Want to know the next big tech investment? Ask your children!

I wouldn’t usually describe data analysis as fascinating, but that’s exactly how I felt listening to BBC Radio 2 this morning. Vineeta Gupta, head of children’s dictionaries at Oxford University Press (OUP), was discussing the trends behind language used by British children in the 500 words competition.

Following OUP’s analysis of more than 131,000 entries this year, Vineeta revealed that politics, elections, Donald Trump and Pokemon Go are some the subjects that are influencing children’s creativity currently. New words and phrases in this year’s stories included Brexit, Article 50 and fake news.

Another trend I found interesting was that the word ‘phone’ was used in stories more than twice as much as ‘TV’, highlighting just how much of our and children’s lives involves mobile devices these days. Having caught up with Jeremy Gleeson, manager of AXA Framlington Global Technology fund earlier this week, it made me think about how technology can change so much from generation to generation.

Back in 2000, the top five tech stocks were Microsoft, Lucent, Cisco, Oracle and Intel. Today they are Apple, Alphabet (Google’s owner), Microsoft, Amazon and Facebook. So while Microsoft has survived and adapted, the ‘face’ of technology has changed significantly.

And the opportunities today involve technologies we wouldn’t have even dreamt about a few years ago. Cloud computing, which simply didn’t exist 10 years ago, is one of the themes in Jeremy’s fund. As broadband speeds have improved and the costs reduced, IT systems no longer need to reside in a company’s building. Instead, businesses can buy the capacity they actually need like a utility.


Cyber security is also a very modern concern. It is estimated there are 80-90 million cyber security events each year and that cyber crime costs the global economy around $400-575 billion annually, so the benefits of offering products and services to protect against such events is a real opportunity for tech companies.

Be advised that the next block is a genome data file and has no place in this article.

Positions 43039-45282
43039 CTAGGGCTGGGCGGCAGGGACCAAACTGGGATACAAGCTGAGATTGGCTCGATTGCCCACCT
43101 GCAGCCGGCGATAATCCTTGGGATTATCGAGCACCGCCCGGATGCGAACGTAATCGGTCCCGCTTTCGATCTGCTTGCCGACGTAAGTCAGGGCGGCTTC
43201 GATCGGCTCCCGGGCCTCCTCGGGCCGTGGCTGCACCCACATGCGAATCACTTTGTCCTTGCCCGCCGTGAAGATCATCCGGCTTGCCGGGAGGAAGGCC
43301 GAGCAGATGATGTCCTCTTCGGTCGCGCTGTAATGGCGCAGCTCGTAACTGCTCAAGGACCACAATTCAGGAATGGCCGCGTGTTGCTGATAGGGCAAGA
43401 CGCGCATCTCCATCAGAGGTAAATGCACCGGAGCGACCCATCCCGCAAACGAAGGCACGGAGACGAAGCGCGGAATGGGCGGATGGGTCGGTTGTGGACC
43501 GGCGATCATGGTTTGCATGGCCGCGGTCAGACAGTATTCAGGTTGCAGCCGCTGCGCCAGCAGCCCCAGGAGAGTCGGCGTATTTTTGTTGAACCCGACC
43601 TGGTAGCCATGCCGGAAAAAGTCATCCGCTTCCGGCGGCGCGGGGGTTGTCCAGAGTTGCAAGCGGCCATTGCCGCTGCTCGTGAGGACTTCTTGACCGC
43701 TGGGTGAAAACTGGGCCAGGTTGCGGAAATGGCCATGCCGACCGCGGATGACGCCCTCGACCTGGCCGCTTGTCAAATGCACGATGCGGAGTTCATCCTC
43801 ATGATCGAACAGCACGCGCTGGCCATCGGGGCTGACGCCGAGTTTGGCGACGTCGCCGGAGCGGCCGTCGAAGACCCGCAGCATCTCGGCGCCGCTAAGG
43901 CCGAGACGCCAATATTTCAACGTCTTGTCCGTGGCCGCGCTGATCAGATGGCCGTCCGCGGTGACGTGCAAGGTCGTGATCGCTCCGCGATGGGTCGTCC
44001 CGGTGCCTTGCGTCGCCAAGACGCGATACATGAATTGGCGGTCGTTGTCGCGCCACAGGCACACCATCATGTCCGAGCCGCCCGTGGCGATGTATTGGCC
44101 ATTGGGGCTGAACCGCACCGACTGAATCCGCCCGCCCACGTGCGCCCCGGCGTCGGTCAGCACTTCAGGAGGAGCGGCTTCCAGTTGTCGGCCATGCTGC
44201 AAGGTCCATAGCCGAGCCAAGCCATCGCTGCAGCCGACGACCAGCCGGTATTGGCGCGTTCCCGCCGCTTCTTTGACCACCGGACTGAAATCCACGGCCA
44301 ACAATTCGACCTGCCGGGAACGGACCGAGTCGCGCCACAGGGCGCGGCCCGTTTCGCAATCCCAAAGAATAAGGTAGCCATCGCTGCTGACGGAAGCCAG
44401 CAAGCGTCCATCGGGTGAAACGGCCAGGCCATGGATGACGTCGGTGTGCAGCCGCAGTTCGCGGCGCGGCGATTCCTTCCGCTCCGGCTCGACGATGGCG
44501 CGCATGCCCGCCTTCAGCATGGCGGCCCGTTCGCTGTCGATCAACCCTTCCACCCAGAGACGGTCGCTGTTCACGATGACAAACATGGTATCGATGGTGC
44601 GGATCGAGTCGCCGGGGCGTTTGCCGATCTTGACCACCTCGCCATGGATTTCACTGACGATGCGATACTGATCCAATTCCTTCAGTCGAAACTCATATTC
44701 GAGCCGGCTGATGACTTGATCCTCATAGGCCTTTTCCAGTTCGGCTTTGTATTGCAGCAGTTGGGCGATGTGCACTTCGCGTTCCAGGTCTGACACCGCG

The adaptation of existing technology is also growing apace. For example, the next generation of smart phones will be able to detect what is in front of their screen. Gaming is an obvious way to use this technology, but also biometric recognition. We could well be making financial transactions simply by looking into our phones in the near future. The great thing about this type of functionality is that once it is placed in a phone, the applications can grow around it.

The other thing about technology is that as it permeates our lives in so many respects, it’s a great way of engaging children with investing. My colleague, Juliet, invests in Jeremy’s fund for her teenage stepsons’ Junior ISAs. She’s found they are more willing to hold a conversation with her about making money from computer games and social media than they are about discussing the pros and cons of house builders. It’s not a bad strategy and one I may try myself!

p.s writing exactly 500 words is harder than it looks!

The views of the author and any people interviewed are their own and do not constitute financial advice. However the knowledge that professional analysts have analysed a fund or trust in depth before assigning them a rating can be a valuable additional filter for anyone looking to make their own decisions. Before you make any investment decision make sure you’re comfortable and fully understand the risks. If you invest in fund or trust make sure you know what specific risks they’re exposed to. Past performance is not a reliable guide to future returns. Remember all investments can fall in value as well as rise, so you could make a loss.